Notably, the IMF was also briefed on the Tax Policy and Management Task Force under the purview of the tax regulator.

Talks with the IMF commenced late last week with both sides sharing critical data for fast-tracking the ongoing review. If the lender is satisfied with Pakistan’s performance during the review, a second tranche of $700 million is expected to be disbursed.

The successful outcome of the review will undoubtedly have far-reaching implications for the country’s economic stability and its ability to secure continued financial support from the crisis lender.

Source: Pro Pakistani

Pakistan is Extremely Vulnerable to Balance of Payment Crises, India Resilient: Moody’s

Pakistan is the most vulnerable to balance of payment (BOP) crises among the South Asian sovereigns, says Moody’s Investors Services (Moody’s).The rating agency in its latest report ‘Sovereigns – South Asia Low trade openness fuels vulnerability to sh…

Pakistan is the most vulnerable to balance of payment (BOP) crises among the South Asian sovereigns, says Moody’s Investors Services (Moody’s).

The rating agency in its latest report ‘Sovereigns – South Asia Low trade openness fuels vulnerability to shocks and curbs growth in the longer run’ stated that Pakistan and Sri Lanka are the most vulnerable among the four sovereigns.

“Both have experienced significant BOP pressures because of very low exports and FDI, combined with much weaker policy management and higher political risk. India is the least vulnerable because of its larger and more diversified export sector, as well as better macroeconomic policy management which has allowed it to accumulate and maintain adequate foreign exchange reserves,” said Moody’s.

“Their low trade openness and weakly diversified export baskets, combined with weak macroeconomic policy management and higher political risks, have contributed to low foreign exchange reserves to buffer against shocks. India is least vulnerable, reflecting its larger and more diversified export sector, as well as better macroeconomic policy management which supports it having adequate foreign exchange reserves,” it added.

Pakistan and Sri Lanka have much weaker infrastructure compared with India, contributing to high costs of trade. Within South Asia, Pakistan and Bangladesh have the lowest level of exports at 10.5% and 12.9% of GDP, respectively, said the credit rating agency.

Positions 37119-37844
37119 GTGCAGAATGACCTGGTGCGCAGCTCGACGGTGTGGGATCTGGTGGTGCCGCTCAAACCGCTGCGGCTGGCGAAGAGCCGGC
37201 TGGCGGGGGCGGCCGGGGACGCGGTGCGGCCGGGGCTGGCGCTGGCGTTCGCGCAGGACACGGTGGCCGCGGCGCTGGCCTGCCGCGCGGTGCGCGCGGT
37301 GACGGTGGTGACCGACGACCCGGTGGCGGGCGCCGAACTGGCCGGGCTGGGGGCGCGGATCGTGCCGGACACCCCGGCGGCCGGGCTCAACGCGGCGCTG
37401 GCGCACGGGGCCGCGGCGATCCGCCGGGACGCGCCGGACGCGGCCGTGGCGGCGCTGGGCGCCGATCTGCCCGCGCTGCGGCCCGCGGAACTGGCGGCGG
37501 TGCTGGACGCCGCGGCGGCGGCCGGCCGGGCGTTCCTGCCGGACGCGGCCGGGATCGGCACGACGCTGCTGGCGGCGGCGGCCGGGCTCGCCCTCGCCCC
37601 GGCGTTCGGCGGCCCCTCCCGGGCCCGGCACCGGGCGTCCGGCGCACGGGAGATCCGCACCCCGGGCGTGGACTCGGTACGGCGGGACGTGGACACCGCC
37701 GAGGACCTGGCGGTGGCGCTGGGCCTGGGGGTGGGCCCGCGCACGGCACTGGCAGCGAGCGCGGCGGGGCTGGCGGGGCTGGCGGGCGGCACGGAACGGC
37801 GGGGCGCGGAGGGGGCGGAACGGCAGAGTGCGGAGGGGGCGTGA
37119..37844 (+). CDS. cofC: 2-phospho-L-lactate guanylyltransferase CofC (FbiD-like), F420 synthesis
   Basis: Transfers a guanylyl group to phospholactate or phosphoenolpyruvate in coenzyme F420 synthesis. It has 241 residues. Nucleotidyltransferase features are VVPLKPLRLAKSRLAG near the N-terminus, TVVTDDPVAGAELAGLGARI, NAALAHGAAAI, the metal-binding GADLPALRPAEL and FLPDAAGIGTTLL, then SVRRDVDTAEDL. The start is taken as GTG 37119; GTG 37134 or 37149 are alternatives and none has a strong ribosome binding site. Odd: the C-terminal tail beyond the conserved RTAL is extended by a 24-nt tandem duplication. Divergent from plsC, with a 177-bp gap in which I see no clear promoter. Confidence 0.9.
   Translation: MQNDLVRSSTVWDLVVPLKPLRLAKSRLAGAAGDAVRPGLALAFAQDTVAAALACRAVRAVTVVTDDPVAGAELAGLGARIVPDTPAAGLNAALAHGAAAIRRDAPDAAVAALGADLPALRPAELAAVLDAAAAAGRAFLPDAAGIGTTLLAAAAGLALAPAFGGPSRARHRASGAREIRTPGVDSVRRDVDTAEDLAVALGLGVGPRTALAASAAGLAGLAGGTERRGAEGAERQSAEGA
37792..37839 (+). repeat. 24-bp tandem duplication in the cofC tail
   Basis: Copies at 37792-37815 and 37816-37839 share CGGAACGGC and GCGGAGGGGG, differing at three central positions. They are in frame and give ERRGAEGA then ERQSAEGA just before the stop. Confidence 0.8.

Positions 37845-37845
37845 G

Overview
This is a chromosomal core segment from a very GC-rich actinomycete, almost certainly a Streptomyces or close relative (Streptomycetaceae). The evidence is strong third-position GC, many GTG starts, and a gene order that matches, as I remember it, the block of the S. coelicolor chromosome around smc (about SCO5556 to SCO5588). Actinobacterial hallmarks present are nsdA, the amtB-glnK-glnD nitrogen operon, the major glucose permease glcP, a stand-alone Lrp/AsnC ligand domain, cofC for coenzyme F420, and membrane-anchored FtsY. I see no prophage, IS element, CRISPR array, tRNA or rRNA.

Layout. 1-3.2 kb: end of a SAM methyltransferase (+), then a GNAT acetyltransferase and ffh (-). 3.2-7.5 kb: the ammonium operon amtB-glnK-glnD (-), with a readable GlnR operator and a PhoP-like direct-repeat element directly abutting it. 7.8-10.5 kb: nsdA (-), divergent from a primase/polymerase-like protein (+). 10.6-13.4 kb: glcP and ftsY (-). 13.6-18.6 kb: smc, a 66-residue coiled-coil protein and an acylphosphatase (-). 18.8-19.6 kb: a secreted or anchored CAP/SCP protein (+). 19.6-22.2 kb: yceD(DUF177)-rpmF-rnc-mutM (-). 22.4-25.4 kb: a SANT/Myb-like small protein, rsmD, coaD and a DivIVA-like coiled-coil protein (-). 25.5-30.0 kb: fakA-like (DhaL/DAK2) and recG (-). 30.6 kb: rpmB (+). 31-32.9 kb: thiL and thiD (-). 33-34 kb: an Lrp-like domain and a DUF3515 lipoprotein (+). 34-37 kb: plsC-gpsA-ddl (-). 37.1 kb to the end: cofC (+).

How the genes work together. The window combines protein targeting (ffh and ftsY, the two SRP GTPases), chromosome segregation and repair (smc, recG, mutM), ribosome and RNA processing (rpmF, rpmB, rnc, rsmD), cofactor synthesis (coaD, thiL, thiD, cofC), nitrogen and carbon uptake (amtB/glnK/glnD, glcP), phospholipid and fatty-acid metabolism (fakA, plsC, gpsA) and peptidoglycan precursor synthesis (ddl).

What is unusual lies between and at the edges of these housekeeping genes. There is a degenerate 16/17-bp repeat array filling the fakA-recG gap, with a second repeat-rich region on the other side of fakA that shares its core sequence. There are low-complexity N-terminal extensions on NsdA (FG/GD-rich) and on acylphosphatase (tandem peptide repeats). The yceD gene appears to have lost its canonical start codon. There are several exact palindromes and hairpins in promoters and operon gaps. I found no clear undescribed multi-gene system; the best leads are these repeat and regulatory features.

Sri Lanka and India, which have more developed services export sectors, have exports of 21.5% and 22.4% of GDP, respectively.

By country, Pakistan’s export potential is about six times its current exports, while Bangladesh, India, and Sri Lanka have export potential of about two to three times its current exports.

These factors, combined with very weak fiscal policy effectiveness in both Pakistan and Sri Lanka, drive their bigger macroeconomic imbalances that exacerbate their inability to adjust to external shocks.

Both countries run persistent current account deficits, driven by low saving rates amid persistently large government fiscal deficits, it added.

Moody’s said that the domestic political risks are also very high, which disrupt policymaking and weigh on their ability to attract foreign direct investments (FDI) to build and maintain adequate reserves. Low FDI, in turn, contributes to their limited participation in global value chains. Pakistan and Sri Lanka have net inflows of FDI amounting to an average of 0.6% and 1.0% of GDP from 2013-22.

In 2022-23, Pakistan’s and Sri Lanka’s credit profiles deteriorated significantly. A global commodity price shock coincided with expansionary fiscal policies which led to strong import demand.

At the same time, global financial conditions tightened. The combination of these factors drove a rapid widening of their current account deficits and large drawdowns of their foreign exchange reserves.

Pakistan’s foreign exchange reserves fell to a cycle low of $2.6 billion at the end of May 2023, sufficient to cover less than one month of imports, although reserves have since picked up to $7.5 billion as of October 2023.

Sri Lanka’s reserves dropped to $1.9 billion in December 2022 from $2.7 billion a year earlier. Bangladesh’s credit profile also weakened, although to a smaller extent, as it had more reserves compared with Pakistan and Sri Lanka to absorb the global energy price shock that hit in early 2022.

World Bank research found that Pakistan’s cascading tariffs are among the steepest in the world, which incentivizes export substitution. South Asian sovereigns also have a high prevalence of non-tariff trade barriers, such as labeling requirements and administrative fees, which further encourage export substitution.

In comparison, Bangladesh, Pakistan, and Sri Lanka are further back in many areas, including political stability, governance, trade infrastructure and policies, and labor quality. Their much weaker attributes will impede their ability to credibly develop and diversify the export sectors, it said.

In addition, all three countries face macroeconomic imbalances to varying degrees, which would further constrain the capacity to invest in infrastructure and education needed to support the development of the external sector, Moody’s added.

Source: Pro Pakistani